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Detroit Michigan Bankruptcy: What Changes When I Re-File Chapter 13 After Dismissal?

Re-Filing Chapter 13 Bankruptcy in Detroit, Michigan

Detroit Michigan Bankruptcy: What Changes When I Re-File Chapter 13 After Dismissal? - Blog | HIlla Law Firm - Chapter_13_bankruptcy_refile

Re-Filed Chapter 13 Bankruptcy: Can You Do It?

If your Chapter 13 bankruptcy is dismissed, voluntarily or involuntarily, you have the right to re-file a new Chapter 13 so long as the new filing is what the courts like to call a “good faith” filing. That is, it can’t be simply for the purpose of the short-term evasion of creditors when you have, perhaps, no financial ability to fund a “feasible” Chapter 13 payment plan process (as well as other “bad faith” circumstances).

Presuming for the purposes of this post that you are NOT considering re-filing a Chapter 13 bankruptcy for “bad faith” purposes, what are the restrictions on re-filing? And what’s different in the re-filed case?

Detroit Michigan Bankruptcy: Re-filing Chapter 13, What Is the Same the Second Time Around? 

In the re-filed Chapter 13 bankruptcy case, some things will be the same. You will need to re-retain your attorney or a different attorney, likely pay your attorney a new retainer, pay a new court filing fee (currently $310.00), and pay for and complete a new pre-filing credit counseling course (unless your case was dismissed so quickly that it has not been more than 180 days since you first took it).

You’ll need a new Chapter 13 bankruptcy petition prepared by your attorney with updated information current as of the new, prospective date of filing, and a new Chapter 13 payment plan.

All the work you did the first time with your attorney will need to be re-done, in other words.

Re-Filing Chapter 13 Bankruptcy: What Is Different in the Re-Filed Case?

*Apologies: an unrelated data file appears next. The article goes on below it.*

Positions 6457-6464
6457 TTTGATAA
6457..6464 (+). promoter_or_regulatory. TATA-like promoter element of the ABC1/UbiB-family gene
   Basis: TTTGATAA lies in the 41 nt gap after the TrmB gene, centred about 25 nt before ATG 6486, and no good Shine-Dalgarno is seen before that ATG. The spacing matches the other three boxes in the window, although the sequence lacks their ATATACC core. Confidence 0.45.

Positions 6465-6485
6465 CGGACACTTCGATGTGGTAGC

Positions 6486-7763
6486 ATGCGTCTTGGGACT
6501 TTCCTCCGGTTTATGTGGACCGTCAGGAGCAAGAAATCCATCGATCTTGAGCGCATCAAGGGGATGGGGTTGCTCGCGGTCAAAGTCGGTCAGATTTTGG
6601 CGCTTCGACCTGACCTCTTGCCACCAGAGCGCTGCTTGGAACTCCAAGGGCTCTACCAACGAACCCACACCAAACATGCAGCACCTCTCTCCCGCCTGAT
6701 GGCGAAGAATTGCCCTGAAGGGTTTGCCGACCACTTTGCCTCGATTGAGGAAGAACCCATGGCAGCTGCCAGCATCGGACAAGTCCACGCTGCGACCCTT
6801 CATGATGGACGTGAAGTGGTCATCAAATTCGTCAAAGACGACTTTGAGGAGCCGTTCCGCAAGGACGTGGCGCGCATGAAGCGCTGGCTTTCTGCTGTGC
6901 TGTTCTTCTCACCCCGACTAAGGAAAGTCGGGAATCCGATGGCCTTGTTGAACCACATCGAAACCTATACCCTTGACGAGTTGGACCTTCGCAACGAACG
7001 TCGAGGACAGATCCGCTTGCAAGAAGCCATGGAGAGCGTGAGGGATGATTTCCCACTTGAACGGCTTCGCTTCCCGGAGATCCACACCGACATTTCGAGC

The primary difference, presuming your prior Chapter 13 wasn’t dismissed under some level of duress, is that you need to explain to the Court why you should have the “automatic stay” extended from your last case to the new one.

To refresh, the “automatic stay” is the injunction that activates upon the filing of the bankruptcy matter that causes all collection activity to cease immediately. The automatic stay is the reason that creditors cannot continue to sue you or garnish your wages or foreclose your home, among other things, when you file a bankruptcy.

When you file a bankruptcy petition more than a year from a prior case’s dismissal, the stay injunction is, as advertised, “automatic.”

When you file the new case within that time-frame, it is not automatic.

If you re-file your case within 30 days of the dismissal of the prior case, you can file a motion to have the stay “extended” to the new case. When this motion is granted, it continues on for the length of the new Chapter 13 as if the old one had not been dismissed.

The motion requires that you prove that your new, re-filed Chapter 13 bankruptcy case has been filed in good faith and is likely to be (mathematically) feasible.

If you don’t file the motion or your motion isn’t granted by the Court, you’ll have no automatic stay in the re-filed case.

If you’re filing a third case within a year, the automatic stay simply doesn’t apply.

Detroit Michigan Bankruptcy: The Bottom Line

The bottom line is that, if you are filing or re-filing a Chapter 13 bankruptcy, it is essential that you retain an experienced attorney to assist you. 

Attorney John Hilla would be pleased to discuss your matter with you. Contact Us Here, or call (866) 674-2317. 

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